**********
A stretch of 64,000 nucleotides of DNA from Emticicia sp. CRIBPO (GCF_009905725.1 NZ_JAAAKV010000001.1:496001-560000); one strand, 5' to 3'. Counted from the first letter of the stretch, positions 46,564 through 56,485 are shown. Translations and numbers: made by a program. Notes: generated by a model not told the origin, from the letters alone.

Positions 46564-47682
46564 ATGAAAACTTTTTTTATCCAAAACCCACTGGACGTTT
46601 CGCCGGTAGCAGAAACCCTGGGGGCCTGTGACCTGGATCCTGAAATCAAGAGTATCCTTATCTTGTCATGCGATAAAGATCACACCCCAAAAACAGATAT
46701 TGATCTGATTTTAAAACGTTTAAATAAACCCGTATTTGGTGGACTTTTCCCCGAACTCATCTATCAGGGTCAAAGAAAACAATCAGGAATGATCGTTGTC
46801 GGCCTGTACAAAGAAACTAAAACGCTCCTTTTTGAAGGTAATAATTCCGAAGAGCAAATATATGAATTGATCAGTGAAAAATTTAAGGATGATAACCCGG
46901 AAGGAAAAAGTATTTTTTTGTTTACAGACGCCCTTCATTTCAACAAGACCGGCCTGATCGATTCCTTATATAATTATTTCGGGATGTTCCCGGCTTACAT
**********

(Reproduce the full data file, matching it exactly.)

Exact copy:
A stretch of 64,000 nucleotides of DNA from Emticicia sp. CRIBPO (GCF_009905725.1 NZ_JAAAKV010000001.1:496001-560000); one strand, 5' to 3'. Counted from the first letter of the stretch, positions 46,564 through 56,485 are shown. Translations and numbers: made by a program. Notes: generated by a model not told the origin, from the letters alone.

Positions 46564-47682
46564 ATGAAAACTTTTTTTATCCAAAACCCACTGGACGTTT
46601 CGCCGGTAGCAGAAACCCTGGGGGCCTGTGACCTGGATCCTGAAATCAAGAGTATCCTTATCTTGTCATGCGATAAAGATCACACCCCAAAAACAGATAT
46701 TGATCTGATTTTAAAACGTTTAAATAAACCCGTATTTGGTGGACTTTTCCCCGAACTCATCTATCAGGGTCAAAGAAAACAATCAGGAATGATCGTTGTC
46801 GGCCTGTACAAAGAAACTAAAACGCTCCTTTTTGAAGGTAATAATTCCGAAGAGCAAATATATGAATTGATCAGTGAAAAATTTAAGGATGATAACCCGG
46901 AAGGAAAAAGTATTTTTTTGTTTACAGACGCCCTTCATTTCAACAAGACCGGCCTGATCGATTCCTTATATAATTATTTCGGGATGTTCCCGGCTTACAT